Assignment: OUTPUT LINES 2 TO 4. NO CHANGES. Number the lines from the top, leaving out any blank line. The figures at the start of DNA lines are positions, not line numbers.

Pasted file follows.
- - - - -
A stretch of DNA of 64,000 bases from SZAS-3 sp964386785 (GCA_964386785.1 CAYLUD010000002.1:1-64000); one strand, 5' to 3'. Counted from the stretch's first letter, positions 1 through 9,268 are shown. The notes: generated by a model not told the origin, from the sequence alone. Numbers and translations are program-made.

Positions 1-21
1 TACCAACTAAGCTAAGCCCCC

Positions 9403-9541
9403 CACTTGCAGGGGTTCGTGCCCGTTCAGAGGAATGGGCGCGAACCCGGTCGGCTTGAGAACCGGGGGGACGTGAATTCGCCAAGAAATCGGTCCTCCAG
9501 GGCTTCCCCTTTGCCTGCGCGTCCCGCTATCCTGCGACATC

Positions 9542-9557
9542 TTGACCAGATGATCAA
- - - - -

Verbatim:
Positions 1-21
1 TACCAACTAAGCTAAGCCCCC

Positions 9403-9541